The Peak of Pyramid Building | A Story of Saqqara and Giza

To build, but how big to build; that is the question. Relative to prior pyramid building projects, the logistical undertaking of Saqqara was enormous. Pyramid building required a highly organised supply system that involved quarries, mines, shipyards, storehouses, workshops and a labour force that encompassed thousands of workers.

The pyramid itself consisted of 600,000 tons of limestone blocks. The main burial chamber was made up of ten blocks of granite. Each block weighed 12 and a half tonnes. It had been transported to its destination from the quarries at Aswan. But it didn’t end there. The construction went even further, seeking to outdo its previous accomplishments.

It was an ambitious undertaking.

The pyramid was set within a 40 acre complex of buildings that was enclosed by a mile-long rectangle of perimeter walls built of fine white stone. Estimates indicate that the number of copper chisels required to cut such a vast assembly of stone blocks would have amounted to 70 tonnes worth. It was delivered to workshops from newly opened copper mines of the eastern desert.

The peak of pyramid building, however, would come a century after Saqqara. This happened four and a half millennia ago. Shortly after he claimed the throne, Pharaoh Khufu ordered the construction of a monumental resting place far grander than any of his predecessors. He chose the site known as the Giza plateau, which was further downstream from Saqqara.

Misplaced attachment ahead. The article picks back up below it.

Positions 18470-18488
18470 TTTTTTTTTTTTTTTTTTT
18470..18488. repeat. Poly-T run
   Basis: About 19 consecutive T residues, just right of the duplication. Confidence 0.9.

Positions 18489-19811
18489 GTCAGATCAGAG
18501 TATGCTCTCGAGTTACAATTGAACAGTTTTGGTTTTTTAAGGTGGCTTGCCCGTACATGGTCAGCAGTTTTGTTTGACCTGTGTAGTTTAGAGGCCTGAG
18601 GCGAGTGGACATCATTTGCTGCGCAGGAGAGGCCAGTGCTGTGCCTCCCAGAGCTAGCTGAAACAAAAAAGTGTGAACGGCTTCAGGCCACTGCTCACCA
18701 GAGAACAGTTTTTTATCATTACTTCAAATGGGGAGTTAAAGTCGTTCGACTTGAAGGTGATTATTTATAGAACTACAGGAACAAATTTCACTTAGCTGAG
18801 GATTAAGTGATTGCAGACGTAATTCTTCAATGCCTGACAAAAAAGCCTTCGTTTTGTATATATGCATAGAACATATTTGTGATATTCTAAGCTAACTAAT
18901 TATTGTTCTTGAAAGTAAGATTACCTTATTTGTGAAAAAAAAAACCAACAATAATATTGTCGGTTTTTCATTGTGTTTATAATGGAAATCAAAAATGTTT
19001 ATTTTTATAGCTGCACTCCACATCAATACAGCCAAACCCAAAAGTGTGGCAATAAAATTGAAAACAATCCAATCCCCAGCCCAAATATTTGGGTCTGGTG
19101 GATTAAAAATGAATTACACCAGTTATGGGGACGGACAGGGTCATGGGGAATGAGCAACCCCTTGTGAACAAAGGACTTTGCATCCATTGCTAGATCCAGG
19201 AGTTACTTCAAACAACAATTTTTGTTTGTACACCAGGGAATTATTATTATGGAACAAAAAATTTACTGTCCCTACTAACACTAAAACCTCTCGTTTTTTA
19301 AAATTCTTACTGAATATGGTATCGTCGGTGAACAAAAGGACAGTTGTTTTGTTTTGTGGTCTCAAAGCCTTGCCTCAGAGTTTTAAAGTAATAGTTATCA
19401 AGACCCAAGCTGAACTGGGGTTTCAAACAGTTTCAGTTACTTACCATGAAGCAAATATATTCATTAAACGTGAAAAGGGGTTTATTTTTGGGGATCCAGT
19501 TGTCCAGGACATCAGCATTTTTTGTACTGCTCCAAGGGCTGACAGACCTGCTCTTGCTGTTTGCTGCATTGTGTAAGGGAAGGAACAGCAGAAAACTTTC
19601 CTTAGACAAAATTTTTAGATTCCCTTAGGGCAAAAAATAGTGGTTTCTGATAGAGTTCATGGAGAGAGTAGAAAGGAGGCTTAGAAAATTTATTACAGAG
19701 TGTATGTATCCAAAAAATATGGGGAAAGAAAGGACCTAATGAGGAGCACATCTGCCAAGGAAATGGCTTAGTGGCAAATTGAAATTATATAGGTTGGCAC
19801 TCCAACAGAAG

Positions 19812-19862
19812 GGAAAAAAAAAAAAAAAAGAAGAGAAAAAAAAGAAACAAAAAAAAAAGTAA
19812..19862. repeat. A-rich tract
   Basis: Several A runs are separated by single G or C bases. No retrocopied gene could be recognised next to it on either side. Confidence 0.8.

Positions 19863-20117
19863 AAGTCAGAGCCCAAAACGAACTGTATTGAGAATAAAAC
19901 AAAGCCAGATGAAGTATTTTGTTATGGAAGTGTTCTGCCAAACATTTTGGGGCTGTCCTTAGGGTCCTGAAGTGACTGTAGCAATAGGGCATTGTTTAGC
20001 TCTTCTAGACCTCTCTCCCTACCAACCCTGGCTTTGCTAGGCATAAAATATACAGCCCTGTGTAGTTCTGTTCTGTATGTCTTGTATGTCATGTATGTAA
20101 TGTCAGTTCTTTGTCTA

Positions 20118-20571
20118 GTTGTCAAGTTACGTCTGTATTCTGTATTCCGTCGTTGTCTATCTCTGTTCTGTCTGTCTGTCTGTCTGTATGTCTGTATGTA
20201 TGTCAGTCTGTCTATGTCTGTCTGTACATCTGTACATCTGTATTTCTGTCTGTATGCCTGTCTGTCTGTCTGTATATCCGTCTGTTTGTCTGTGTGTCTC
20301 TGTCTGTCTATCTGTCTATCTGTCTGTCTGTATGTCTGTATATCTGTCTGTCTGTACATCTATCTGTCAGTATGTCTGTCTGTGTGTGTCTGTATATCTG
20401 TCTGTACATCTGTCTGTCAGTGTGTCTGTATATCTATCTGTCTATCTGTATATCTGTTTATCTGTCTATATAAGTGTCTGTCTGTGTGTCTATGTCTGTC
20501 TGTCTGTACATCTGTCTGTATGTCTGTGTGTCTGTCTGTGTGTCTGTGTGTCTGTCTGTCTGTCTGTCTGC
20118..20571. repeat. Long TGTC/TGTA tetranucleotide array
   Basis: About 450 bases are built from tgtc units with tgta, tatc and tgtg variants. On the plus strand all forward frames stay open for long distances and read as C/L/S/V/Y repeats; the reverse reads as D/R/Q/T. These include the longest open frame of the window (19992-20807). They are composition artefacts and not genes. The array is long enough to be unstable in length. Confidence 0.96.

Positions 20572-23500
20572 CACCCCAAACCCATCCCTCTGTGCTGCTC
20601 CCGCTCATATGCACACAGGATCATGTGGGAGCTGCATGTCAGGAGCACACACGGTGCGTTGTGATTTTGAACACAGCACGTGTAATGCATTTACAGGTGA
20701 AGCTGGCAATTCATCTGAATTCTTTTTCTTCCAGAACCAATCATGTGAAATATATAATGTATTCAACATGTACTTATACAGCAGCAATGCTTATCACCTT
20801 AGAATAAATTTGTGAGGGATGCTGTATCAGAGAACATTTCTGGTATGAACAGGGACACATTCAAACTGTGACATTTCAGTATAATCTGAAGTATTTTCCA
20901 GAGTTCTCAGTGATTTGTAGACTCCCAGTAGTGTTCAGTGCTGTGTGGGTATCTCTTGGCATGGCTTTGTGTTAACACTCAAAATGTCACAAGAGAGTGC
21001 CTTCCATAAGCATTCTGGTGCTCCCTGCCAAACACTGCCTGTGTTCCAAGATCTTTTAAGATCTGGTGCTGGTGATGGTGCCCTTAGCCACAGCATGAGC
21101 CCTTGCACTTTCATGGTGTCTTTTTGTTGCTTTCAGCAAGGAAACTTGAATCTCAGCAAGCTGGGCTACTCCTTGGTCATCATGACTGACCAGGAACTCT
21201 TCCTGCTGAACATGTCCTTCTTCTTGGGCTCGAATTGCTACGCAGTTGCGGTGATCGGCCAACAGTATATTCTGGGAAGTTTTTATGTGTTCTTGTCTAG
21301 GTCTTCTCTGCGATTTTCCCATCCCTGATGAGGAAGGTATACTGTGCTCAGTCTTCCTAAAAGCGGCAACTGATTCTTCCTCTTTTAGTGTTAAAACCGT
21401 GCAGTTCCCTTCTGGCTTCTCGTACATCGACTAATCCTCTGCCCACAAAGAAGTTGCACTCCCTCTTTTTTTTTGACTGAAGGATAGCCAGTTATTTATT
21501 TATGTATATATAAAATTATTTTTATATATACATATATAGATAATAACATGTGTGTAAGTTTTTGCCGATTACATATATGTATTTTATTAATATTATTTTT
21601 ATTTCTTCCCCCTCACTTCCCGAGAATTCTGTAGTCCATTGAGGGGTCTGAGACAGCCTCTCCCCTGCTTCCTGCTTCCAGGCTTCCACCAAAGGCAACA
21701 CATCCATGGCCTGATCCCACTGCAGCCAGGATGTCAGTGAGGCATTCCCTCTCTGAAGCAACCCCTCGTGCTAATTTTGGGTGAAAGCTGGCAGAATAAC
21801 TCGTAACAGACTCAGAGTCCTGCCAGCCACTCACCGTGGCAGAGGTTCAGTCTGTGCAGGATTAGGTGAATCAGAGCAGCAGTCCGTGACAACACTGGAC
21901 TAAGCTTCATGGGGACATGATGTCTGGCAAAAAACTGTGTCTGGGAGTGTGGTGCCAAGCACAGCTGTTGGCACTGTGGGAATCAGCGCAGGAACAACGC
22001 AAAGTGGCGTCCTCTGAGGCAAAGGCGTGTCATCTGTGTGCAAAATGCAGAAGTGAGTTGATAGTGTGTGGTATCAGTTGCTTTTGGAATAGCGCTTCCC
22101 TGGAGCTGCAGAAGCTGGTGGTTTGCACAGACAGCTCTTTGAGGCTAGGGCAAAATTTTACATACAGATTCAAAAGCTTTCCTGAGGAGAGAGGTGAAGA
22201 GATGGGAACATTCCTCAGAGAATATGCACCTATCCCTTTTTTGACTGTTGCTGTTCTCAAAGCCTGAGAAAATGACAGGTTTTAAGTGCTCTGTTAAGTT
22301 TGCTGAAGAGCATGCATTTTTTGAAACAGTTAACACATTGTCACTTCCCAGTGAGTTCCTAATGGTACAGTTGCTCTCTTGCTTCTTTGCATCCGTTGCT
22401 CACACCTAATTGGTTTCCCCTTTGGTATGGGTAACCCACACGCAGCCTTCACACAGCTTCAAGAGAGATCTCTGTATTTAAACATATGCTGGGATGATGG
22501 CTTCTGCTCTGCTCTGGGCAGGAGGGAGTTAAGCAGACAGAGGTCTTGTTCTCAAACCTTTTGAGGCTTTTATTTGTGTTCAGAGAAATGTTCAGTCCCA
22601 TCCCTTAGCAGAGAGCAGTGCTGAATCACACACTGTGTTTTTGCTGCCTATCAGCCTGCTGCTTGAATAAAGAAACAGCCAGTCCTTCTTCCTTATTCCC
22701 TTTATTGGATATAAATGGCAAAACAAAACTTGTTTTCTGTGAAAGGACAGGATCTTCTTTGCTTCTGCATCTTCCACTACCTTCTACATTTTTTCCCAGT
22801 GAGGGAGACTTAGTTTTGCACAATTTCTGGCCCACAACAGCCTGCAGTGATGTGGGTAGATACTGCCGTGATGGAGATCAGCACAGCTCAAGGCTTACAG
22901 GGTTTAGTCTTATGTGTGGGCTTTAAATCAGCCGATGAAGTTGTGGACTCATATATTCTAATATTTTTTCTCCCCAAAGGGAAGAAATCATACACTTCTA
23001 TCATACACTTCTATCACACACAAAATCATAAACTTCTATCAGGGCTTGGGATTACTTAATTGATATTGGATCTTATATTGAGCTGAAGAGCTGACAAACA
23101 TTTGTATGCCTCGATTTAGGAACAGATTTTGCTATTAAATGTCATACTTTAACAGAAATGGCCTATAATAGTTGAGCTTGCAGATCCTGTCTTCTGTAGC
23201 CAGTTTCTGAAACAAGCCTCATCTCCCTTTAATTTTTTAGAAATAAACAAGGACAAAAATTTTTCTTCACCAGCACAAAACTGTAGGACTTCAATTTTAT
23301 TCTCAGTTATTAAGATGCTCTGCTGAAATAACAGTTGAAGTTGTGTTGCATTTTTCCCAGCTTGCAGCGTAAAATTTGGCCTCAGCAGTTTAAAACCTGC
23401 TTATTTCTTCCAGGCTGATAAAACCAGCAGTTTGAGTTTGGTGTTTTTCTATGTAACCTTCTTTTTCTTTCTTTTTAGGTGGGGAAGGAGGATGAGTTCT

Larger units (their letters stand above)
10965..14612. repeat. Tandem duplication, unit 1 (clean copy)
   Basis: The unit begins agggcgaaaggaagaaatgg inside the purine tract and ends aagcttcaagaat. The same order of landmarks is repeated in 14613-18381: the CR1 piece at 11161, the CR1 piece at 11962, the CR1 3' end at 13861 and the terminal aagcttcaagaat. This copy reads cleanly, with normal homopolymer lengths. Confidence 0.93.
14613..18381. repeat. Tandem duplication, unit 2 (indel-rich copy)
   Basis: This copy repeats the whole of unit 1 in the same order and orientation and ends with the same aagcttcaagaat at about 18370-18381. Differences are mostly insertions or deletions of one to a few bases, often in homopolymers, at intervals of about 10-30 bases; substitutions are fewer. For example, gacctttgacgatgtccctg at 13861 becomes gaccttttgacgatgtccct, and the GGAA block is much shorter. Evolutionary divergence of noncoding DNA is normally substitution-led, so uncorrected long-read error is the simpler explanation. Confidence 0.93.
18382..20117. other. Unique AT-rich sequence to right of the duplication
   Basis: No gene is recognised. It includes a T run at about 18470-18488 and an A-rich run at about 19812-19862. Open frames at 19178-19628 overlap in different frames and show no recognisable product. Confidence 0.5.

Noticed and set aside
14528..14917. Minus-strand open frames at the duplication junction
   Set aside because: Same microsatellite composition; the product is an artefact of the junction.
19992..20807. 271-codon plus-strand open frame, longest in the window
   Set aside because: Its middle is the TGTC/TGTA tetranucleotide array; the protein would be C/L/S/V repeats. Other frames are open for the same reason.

Over a period of approximately three decades, a labour force that numbered into the tens of thousands came together to complete the monument that still stands till this day. This included: stonemasons, toolmakers, craftsmen, quarry workers and haulage labour. The scale of the endeavour was extraordinary for no one had attempted anything of this scale in prior dynasties.

The entire edifice was engineered with remarkable precision. The base, which extended over more than 13 acres, was a near-perfect square that was closely aligned to the four cardinal points of the great compass. It had a precise orientation to what we would describe as a true north.

The pyramids of Giza would hold the accolade for the tallest building in the world for the next 38 centuries. Even till this day, the pyramids continue to captivate the human imagination.


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